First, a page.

Flowers & Sky: Two Talks, by Aaron Shurin. Seattle, Washington: Entre Ríos Books, October 2017. 60 pages. $12.00, paper.
Every poet is unconsciously dominated by particularities. There is a moment in the writing life of most when they come to realize not just their habits or style but also obsessions and predilections. It is a moment when a writer sees their work from the outside. Often, this will lead to self-imitation or, to put it perhaps less injuriously, branding of oneself. However, writers who are not just skilled but nuanced routinely seize on this moment to either switch course or create intensely interrogatory works.
The latter is what we see in Aaron Shurin’s Flowers & Sky. This slim volume consists of two lectures delivered in 2016 as well as a sampling of prose poetry meant to illustrate the points within the talks. In his preface, Shurin focuses not so much our attention but his own on the two metaphors serving him as “a governing image.”
In his first talk, we’re presented with a meditation on flowers couched through a reading of Oberon’s flower soliloquy in A Midsummer Night’s Dream. Although the talk will definitely appeal to Shakespeare lovers, it is not esoterica. Rather, Shurin shows how his mind found in the image of the Flower a means of grasping metaphoric, “the soliloquy itself were a waking dream into which one fell into full seeming.” This entry initiates the poetic move, but one that was Shurin now realizes incomplete: “The flowers were their names, and they bloomed as sonic text, not visual image. They were bursting nodes in a sound pattern, auditory evocations in the service of an elaborate music of transformations, by which the players—the readers and the spectators—might come to participate in the enchantment of love.” It was this soliloquy where he learned “taxonomy and identification, the knowledge of their attributes, the ability to name their names, was part of a poet’s duty. As in most things poetic, the goal was to pay attention.” Shurin then gives a map of some of his lived experiences with this “governing image” demonstrating how his poetic manifested itself as poetry once he paid attention to the world in was immersed.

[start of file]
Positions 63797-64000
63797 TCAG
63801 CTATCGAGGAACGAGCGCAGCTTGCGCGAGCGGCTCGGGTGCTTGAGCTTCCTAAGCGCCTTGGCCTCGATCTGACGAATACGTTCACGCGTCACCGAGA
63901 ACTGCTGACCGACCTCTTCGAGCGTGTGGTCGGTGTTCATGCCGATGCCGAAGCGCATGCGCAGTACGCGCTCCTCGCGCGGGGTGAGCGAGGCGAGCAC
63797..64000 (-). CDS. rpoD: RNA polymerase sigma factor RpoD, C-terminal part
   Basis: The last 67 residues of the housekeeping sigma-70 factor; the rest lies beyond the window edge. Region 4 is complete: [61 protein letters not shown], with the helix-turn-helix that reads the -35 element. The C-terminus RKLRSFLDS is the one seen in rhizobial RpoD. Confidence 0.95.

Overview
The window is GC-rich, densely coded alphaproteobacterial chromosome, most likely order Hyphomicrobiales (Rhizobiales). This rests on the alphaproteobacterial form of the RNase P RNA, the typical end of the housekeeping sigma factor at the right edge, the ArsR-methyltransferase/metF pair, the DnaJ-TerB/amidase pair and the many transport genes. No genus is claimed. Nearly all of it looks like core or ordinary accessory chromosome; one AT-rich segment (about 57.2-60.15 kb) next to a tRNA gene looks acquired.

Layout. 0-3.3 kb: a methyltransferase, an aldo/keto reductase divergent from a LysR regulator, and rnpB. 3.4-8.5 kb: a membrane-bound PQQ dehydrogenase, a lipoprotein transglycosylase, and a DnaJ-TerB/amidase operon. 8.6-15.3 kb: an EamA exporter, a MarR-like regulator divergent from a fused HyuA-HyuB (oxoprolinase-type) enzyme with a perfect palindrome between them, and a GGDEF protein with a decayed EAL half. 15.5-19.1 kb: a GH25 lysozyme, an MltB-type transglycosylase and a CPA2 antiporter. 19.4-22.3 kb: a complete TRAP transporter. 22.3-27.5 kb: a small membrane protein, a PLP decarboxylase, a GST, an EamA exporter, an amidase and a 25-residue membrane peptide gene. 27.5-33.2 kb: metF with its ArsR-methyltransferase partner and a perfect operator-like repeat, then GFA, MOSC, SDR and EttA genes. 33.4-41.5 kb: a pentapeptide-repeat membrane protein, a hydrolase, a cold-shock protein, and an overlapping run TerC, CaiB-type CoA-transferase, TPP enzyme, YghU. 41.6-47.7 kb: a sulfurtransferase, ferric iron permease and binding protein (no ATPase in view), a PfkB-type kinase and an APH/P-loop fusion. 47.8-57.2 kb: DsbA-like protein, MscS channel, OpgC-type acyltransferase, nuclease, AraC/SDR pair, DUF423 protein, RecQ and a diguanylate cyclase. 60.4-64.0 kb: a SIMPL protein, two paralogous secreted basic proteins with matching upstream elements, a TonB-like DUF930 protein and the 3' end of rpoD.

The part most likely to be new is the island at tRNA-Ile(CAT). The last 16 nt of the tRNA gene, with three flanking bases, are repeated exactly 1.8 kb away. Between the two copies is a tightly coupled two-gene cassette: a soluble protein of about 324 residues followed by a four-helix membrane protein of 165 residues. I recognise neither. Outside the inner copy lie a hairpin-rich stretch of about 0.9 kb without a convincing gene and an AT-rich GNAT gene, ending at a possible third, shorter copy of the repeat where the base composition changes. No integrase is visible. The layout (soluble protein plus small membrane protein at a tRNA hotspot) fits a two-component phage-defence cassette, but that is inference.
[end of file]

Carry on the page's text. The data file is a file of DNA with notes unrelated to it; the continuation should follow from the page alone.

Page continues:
Once he has given us his flowers of the field talk, Shurin raises his head skyward. It is a wonderfully balanced maneuver giving us a parallel of particular with universal, a membrane every poet attempts to traverse. In this second talk, Shurin reveals to us his discovery of his use of the trope of Sky: “I was chagrined by the possibility of my sloppy oversight, or, conversely, of my now-naked linguistic obsession.” Rather than recoil, he steers into the curve focusing his attention not just on what he intended but how the connotations created an aesthetic vein. For Shurin, Sky “is a cipher for the blank page up there, and as such invites inscription—thus my continuing attempts at entering its overarching domain, at invoking through metaphor or measure the immeasurable.” When paired with the lessons learned from Flower, we come to see Shurin has created a body of work sparked by the low and inspired by the high in a kind of feedback loop or Mobius always spiraling more and more poetic thought.
Going further, Shurin dives into how his governing images press on him both freeing and constraining him when he wants to write about specifics, “I’ve laid the charge against myself that writing about the sky is writing in lieu of … That I want to write about race and gender, brutality, violence, infamy, and tyranny, but every time I open my notebook … I seem to just want to write about the sky.”
In “Still Walking,” Shurin gives us just this psychological critique as he blends his governing images into a wonderfully lyrical prose poem:
Look at the sky: it reeks of projection. Look at my eyes: they’re tools of the sky. Look at my feet: still walking. “Which way are you walking?” Ask the birds. “What are you singing?” A walk-along song. “How does it go?” Bird, dome, pink, breeze … / mind-light in the alphabet trees … And more like that … Look at my smile: it goes up to the right. Is that my sly inflection, a mark of selection, the pitch of glory, the angle of erection? “All that, but rhymier.” I watch a man who brought a bouquet; pleasure made him wiggle as he walked away. He swished unawares; the peonies winked and smiled to the right. “What was he singing?” A wiggling song. “How did it go?” Back and forth. “Ah, the world’s a state.” Look at the page.
The kind of self-exegesis done in Flowers & Sky can often fall flat as readers may not be familiar with a writer’s work or the writer themselves may be simply too self-aggrandizing. Fortunately, Shurin keeps his focus on the revelations in each “governing image” using his work as mere illustration (thus the selection of prose poems included with the two talks). At once literary criticism and memoir, Flowers & Sky gives cutting insight into the poetic process illuminating for readers and writers alike.
Daniel Casey has an MFA in Creative Writing from the University of Notre Dame. He tweets as @misanthropester and writes at misanthropester.com. He lives in Murray, Kentucky.